Mosby Documentary being filmed in Fairfax County

Part III


The next phase of making the documentary "Mosby's Combat Operations in Fairfax County" consists of two activities; making 8" x 10" prints of over 100 historical photographs and recording the narration to use in the documentary. 

Making the prints started by photographing existing pictures of Mosby's men and historical photos of the sites, where available, that are covered in the documentary.  The preferred size of the prints is 8" x 10" which allows Bert Morgan, the editor, to use his video camera to "animate the stills" by allowing him to zoom in and out of the pictures as well as pan side to side.  As many of the original pictures are as small as 1" x 1", I photographed them with my digital camera to get high resolution files.  These files were uploaded on-line to have the prints made.  These were initially done using On-line photo printing site from Kodak.

Once the prints were received, two problems were apparent.  One was that printing some of the pictures this large left them pixilated or blurred.  These had to be scaled back to 4" x 6" prints to be acceptable.  Bert can film these at this size but can't "move around" in the picture space as with the 8" x 10" prints.

The second problem is that 8" x 10" prints crop the original size of the files.  8" x 12" is actually a better size to print an entire image.  Kodak doesn't offer 8" x 12" prints so 15 prints were returned to Kodak and reprinted locally at Penn Camera.  The result is a combination of 4" x 6", 8" x 10" and 8" x 12" prints will be video filmed.

The narration in the documentary follows the introductions recorded on-site for each combat operation.  Controlling the sound on-site was difficult due to extraneous sounds from traffic and the streams right next to we were standing.  Recording the bulk of the stories in the studio gives us the best sound possible.  While the narration is being played back, the documentary will show the historical photographs and the film that Bert took at each location.  We're smart enough to know folks don't want to stare at out mugs very long!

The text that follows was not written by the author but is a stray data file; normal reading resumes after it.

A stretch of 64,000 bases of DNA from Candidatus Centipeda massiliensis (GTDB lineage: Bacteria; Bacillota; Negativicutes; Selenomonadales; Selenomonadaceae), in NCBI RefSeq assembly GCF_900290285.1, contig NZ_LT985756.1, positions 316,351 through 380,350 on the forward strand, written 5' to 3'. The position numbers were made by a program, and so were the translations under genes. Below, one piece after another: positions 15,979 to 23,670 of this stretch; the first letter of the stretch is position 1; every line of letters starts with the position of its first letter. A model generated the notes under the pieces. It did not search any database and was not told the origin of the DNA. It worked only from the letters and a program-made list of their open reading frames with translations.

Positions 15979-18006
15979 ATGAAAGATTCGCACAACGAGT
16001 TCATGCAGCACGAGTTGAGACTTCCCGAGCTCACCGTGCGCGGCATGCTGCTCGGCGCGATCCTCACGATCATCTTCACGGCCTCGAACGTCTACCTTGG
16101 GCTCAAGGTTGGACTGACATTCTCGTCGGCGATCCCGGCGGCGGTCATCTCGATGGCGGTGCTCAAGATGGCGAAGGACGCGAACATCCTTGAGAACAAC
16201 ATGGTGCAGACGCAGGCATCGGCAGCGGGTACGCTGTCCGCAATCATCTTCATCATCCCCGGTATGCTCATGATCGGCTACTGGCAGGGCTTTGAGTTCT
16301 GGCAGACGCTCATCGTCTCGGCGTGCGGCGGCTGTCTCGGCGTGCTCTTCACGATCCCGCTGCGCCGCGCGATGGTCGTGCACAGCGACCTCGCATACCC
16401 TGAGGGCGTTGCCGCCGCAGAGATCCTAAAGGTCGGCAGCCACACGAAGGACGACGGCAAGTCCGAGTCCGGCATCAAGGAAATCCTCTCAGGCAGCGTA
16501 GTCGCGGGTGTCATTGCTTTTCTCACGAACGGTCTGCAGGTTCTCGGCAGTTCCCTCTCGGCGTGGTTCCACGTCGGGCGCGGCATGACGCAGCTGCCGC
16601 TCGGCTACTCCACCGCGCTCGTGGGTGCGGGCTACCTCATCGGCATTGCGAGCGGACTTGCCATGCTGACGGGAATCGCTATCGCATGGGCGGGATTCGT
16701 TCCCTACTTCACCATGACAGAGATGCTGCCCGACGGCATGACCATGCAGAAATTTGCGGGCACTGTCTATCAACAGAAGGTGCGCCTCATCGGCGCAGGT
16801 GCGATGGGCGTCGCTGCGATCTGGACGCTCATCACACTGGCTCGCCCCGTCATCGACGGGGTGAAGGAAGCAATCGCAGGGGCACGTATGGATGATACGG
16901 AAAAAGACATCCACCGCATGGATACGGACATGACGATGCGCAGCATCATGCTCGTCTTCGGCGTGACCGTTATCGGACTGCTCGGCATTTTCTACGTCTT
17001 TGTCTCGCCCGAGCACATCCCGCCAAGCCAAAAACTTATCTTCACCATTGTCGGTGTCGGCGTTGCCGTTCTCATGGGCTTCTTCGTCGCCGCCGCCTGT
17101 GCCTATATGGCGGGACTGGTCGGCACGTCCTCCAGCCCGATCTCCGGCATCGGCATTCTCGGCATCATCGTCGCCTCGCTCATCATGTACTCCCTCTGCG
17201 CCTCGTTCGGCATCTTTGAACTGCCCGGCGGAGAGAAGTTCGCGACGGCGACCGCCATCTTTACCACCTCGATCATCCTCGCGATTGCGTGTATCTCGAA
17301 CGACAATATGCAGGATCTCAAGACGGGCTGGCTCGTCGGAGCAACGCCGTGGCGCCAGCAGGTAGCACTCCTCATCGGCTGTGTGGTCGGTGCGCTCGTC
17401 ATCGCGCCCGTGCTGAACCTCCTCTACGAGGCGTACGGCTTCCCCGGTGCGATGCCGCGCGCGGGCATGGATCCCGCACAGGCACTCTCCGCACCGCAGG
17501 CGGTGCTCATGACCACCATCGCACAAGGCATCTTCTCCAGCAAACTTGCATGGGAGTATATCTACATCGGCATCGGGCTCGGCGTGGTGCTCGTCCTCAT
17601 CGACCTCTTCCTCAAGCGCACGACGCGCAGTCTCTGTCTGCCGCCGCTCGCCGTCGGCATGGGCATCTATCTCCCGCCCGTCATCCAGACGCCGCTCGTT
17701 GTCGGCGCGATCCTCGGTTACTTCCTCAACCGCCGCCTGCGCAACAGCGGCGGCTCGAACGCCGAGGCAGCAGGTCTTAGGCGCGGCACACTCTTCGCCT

On February 15th, Don Hakenson, Tom Evans, Eric Buckland and I skidded through the unplowed streets on Chantilly to arrive at the scheduled time of 9:00 am at Bert Morgan’s studio to record our narration.  That good news was that we made it.  The bad news was that Bert’s power went out three minutes before we arrived and wasn’t scheduled to come back on until 1:00 pm.

So we all went into the studio anyway to discuss how we planned to proceed anyway.  At 10:00 am, Amber Healy, a local reporter, arrived to do an interview for the Connection newspapers.  With her arrival, the power came back on and we were able to proceed with recording the narration for each of our stories to follow the intros that had been filmed on-site.

As we started recording however, we realized there were three different women’s parts included in our documentary; Laura Ratcliffe of Frying Pan, Kitty Kitchen of Herndon, and Jane Coyle of Gooding’s Tavern on Little River Turnpike, which was located across the street from today’s Northern Virginia Community College.  So we turned to Amber and asked her if she would like to join our effort and be the voice for all of our heroines.  Lucky for us she said yes.  She studied her parts and getting over her nerves, as all of us had to do, did an excellent job of lending her voice to ours in telling the stories of Mosby in Fairfax County.

So now the bulk of the effort shifts over to Bert to marry the narration, his video film and the historical pictures associated with each site with the correct onsite introductions.  He also needs to delete all of our mistakes so we sound like we actually know what we are doing!  Stevan Meserve was not feeling well on the 15th, so he will record his narration when he is feeling better.

We also reviewed the introduction to the documentary written by Don.  We decided we may use only a small portion of it as the actual introduction, and then sprinkle the rest throughout the documentary to help tie the different parts together.  Bert will do this narration to give us a different voice to lead the viewers through the film.

While Bert is assembling all of the footage, narration and photos, we’ll started working on a map of Fairfax County that will identify all of the locations covered in the documentary so folks can visit and see exactly where Mosby's combat operations in Fairfax County took place.  

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